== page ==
SEVERE ACUTE RESPIRATORY SYNDROME (SARS)

Introduction

Characteristics

Transmission

Methods for Monitoring in the Environment

Methods for Measuring Human Exposure

Strategies for Preventing or Controlling Exposure


Harmful Effects

Absorption, Distribution and Metabolism

Sites of Toxicity

Biomarkers of Disease

Molecular Mechanisms of Action

Risk Assessment/Management

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METHODS FOR MONITORING SARS IN THE ENVIRONMENT

At this point, the knowledge level regarding the epidemiology and ecology of Severe Acute Respiratory Syndrome (SARS) is limited. While the initial SARS global outbreak of 2003 has been contained, the possibility of resurgence warrants a monitoring system that will detect SARS cases and indicate the re-emergence of the SARS-associated coronavirus (SARS-CoV) in the environment.

The primary method for detecting SARS-CoV in the environment is to rely on clinical recognition of SARS cases. The intensity of this surveillance system depends on the risk in that area. The World Health Organization (WHO) has defined three levels of risk and provides surveillance recommendations for particular areas based on their risk classification. The following is from the WHO document “Alert, verification and public health management of SARS in the post-outbreak period.”

Potential zone of re-emergence of SARS-CoV

  • Identified as source(s) of the previous outbreak in November 2002 or areas with an increased likelihood of animal to human transmission of SARS-CoV infection.
    • SARS Alert* AND
    • Enhanced surveillance for SARS AND
    • Special studies for SARS-CoV infections in animal and human populations

Nodal areas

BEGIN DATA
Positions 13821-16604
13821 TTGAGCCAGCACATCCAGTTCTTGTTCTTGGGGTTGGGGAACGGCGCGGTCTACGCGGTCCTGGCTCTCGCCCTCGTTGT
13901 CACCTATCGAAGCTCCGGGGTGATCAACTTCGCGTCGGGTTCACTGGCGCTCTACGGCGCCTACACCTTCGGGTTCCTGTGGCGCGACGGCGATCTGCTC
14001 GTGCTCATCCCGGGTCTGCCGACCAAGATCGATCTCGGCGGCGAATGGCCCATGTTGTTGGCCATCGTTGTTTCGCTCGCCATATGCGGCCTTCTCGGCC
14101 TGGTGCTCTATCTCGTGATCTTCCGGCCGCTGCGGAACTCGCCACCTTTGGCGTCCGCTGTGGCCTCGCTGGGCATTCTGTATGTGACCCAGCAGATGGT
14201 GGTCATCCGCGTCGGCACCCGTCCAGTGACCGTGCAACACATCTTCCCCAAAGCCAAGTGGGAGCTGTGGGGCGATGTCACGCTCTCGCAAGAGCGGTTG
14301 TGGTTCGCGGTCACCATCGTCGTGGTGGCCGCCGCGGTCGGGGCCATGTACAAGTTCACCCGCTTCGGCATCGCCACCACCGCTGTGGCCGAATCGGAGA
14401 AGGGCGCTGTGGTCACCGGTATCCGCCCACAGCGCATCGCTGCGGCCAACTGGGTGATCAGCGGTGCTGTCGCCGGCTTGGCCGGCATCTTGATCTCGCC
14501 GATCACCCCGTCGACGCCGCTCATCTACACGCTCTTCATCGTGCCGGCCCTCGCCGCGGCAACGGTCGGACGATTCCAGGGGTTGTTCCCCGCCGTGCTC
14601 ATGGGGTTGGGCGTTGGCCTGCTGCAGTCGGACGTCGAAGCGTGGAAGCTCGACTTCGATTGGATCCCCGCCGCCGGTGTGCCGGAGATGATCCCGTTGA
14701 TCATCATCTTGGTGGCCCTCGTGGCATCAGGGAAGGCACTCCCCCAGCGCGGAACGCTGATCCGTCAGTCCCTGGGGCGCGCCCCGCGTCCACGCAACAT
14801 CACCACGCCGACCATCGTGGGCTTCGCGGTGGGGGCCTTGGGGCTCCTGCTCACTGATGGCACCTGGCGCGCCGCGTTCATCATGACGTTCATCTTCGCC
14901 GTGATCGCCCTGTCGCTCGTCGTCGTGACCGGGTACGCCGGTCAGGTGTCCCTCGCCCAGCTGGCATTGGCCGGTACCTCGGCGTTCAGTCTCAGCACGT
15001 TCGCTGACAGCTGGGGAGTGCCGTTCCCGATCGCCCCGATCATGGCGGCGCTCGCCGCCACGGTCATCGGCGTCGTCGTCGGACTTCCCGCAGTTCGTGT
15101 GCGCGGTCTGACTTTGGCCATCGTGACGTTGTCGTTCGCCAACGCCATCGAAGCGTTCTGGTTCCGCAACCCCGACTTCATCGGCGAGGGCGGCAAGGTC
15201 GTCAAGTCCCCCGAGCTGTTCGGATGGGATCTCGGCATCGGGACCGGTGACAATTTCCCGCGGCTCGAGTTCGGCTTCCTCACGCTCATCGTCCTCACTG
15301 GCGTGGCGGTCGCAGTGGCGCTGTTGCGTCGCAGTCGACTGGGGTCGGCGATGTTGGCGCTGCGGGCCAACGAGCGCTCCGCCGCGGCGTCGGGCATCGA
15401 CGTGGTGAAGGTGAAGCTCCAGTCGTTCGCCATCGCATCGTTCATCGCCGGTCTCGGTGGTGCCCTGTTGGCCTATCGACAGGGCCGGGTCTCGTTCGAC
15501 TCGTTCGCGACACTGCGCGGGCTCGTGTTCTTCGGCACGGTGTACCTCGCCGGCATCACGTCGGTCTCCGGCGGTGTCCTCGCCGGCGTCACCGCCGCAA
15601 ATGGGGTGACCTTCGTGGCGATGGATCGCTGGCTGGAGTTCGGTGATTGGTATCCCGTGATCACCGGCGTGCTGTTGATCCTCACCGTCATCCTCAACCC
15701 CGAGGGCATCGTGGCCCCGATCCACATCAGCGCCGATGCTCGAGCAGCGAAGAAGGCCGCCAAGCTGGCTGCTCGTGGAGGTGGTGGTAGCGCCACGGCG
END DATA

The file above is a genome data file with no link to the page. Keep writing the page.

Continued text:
• Sustained local transmission experienced during the previous outbreak or entry of large numbers of persons from the potential zone of re-emergence of SARS-CoV
    • SARS Alert* AND
    • Enhanced surveillance for SARS

Low risk areas

  • Never reported cases, reported only imported cases or experienced only limited local transmission during the previous outbreak.
    • Surveillance for clusters of “alert” cases among health care workers, other hospital staff, patients and visitors in the same health care unit

*SARS Alert is designed to provide early warning of the potential recurrence of SARS and raise global alert if indicated

Definition of SARS Alert:
Two or more health care workers in the same health care unit fulfilling the clinical case definition of SARS and with onset of illness in the same 10-day period.
OR
Hospital acquired illness in three or more persons (health care workers and/or other hospital staff and/or patients and/or visitors) in the same health care unit fulfilling the clinical case definition of SARS and with onset of illness in the same 10-day period.

Due to the difficulty in detecting SARS, the ability to detect SARS-CoV in the environment may be hindered.

Factors contributing to the difficulty of early detection of SARS include:

  • Lack of a current rapid diagnostic test that can reliably detect SARS-CoV in the first few days of illness
  • Seasonal occurrence of other respiratory diseases, including influenza